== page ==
Michael Rothenstein – Sunrise at 36,000 ft, From my collection, 1973
Sunrise at 36,000 ft is a woodcut with multiable pieces of wood bolted together and a colour intaglio print with multi-colour shading, blending and intaglio details. In the 60s Rothenstein started to construct box pieces made from found items. Painted or covered with his prints they blurred the perceptions of painting, sculpture and printmaking.
Michael Rothenstein – Sun Box II, 1975.
The works that set Rothenstein into becoming a Pop Artist are mostly the ones with screen-print overlays, like in the Marilyn Monroe print.
Michael Rothenstein – Marilyn I, From my collection, 1978
The fundamentals of Pop Art are using ‘found objects’ to make major commercial artworks. Like Warhol and Lichtenstein, he blew-up the size of pictures from newspapers and bolted them with real items in his boxes.
Michael Rothenstein, for instance, has applied boundless energy to extending the range of the relief process of wood and lino, sometimes combining them with screenprint and photo-screen. ‡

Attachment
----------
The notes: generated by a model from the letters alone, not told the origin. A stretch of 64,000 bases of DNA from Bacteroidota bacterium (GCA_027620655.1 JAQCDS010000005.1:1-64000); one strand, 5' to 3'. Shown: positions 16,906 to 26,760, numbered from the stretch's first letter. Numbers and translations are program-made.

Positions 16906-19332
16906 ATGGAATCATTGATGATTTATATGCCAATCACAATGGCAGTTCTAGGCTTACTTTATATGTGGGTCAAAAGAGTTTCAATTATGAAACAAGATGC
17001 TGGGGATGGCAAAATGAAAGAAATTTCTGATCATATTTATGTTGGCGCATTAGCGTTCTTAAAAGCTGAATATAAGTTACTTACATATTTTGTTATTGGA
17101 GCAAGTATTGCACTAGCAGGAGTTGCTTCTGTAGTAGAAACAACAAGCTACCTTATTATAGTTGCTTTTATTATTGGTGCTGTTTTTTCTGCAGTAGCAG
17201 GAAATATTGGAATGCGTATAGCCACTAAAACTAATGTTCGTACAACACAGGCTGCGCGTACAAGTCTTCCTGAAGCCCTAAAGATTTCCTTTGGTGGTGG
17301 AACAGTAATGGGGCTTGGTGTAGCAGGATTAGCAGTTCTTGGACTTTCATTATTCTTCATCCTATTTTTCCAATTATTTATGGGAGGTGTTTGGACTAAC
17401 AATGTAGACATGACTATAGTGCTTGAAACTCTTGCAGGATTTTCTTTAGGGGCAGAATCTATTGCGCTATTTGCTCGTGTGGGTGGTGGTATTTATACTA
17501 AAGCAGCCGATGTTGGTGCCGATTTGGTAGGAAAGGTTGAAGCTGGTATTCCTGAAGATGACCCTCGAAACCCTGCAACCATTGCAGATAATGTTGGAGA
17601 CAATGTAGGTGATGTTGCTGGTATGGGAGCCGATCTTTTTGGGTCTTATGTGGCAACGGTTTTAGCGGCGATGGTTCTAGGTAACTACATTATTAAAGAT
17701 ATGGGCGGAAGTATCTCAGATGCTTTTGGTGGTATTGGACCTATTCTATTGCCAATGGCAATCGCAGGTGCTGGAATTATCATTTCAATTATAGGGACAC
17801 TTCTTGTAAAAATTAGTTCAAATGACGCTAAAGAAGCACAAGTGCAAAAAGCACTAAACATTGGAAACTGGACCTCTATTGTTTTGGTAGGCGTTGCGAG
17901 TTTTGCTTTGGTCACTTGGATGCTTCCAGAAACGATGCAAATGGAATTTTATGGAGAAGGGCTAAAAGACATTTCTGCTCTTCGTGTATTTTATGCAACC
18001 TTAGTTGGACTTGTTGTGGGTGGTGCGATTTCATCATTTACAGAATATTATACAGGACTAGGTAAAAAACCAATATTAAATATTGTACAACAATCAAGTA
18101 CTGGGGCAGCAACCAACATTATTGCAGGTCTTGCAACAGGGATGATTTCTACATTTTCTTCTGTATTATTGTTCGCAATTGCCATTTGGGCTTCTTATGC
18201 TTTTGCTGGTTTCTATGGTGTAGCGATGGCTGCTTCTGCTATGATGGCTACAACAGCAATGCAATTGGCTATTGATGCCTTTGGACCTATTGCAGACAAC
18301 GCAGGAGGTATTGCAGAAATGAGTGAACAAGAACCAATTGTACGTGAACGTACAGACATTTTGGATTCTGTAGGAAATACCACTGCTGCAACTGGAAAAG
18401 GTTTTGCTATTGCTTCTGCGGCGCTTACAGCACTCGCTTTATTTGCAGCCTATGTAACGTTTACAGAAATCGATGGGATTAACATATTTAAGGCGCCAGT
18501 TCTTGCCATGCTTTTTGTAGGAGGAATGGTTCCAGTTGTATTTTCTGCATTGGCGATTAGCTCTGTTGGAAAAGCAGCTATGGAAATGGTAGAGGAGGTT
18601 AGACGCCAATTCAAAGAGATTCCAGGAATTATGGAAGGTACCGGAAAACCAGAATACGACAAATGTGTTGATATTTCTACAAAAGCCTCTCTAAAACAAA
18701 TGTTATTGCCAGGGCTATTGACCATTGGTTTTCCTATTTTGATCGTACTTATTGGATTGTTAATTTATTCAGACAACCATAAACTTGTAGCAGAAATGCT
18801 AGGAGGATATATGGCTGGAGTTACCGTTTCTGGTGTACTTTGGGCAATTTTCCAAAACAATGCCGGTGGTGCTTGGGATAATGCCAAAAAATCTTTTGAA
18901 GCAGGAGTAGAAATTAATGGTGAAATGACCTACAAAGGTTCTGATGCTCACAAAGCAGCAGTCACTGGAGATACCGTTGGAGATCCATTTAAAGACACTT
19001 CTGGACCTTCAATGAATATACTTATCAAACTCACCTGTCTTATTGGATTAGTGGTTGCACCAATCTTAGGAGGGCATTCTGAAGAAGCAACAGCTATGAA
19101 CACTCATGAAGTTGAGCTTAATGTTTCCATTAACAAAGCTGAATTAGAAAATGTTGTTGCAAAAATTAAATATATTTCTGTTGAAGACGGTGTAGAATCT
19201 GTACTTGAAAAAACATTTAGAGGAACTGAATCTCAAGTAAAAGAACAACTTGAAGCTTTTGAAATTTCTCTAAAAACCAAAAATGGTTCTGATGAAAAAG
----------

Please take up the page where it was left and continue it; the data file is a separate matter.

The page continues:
Michael Rothenstein – Crash Box I, 1973
Michael Rothenstein, Crash Box Assemblage, Tate, London, 1974
In 1936 he married his first wife, the artist, Betty Fitzgerald, who was later known as Duffy Ayers, and the couple had two children. In 1956 he divorced Duffy and in 1958 married Diana Arnold-Forster. Not long after the 1958 Great Bardfield summer exhibition the couple moved to the nearby village of Stisted, Essex.
Rothenstein was elected an Associate of the Royal Academy (ARA) in 1977 and a Royal Academician (RA) in 1984. His works are held in international collections.
Michael Rothenstein – Black Mast, Dalmatian Sea, From my collection, 1958.
† Obituary: Michael Rothenstein by Bryan Robertson, The Independent, 1993
‡ Printmaking in Britain by Richard T. Godfrey, 0714818380, 1978.
Olive Muriel Cook was born in Cambridge on 20 February 1912, the daughter of Arthur Cook, a librarian at the University Library for 56 years, and his wife, a dressmaker for Robert Sayle (John Lewis Partnership). She was educated at the Perse School before gaining a scholarship to Newnham College in 1931, where she read Modern Languages. She obtained her MA in 1942.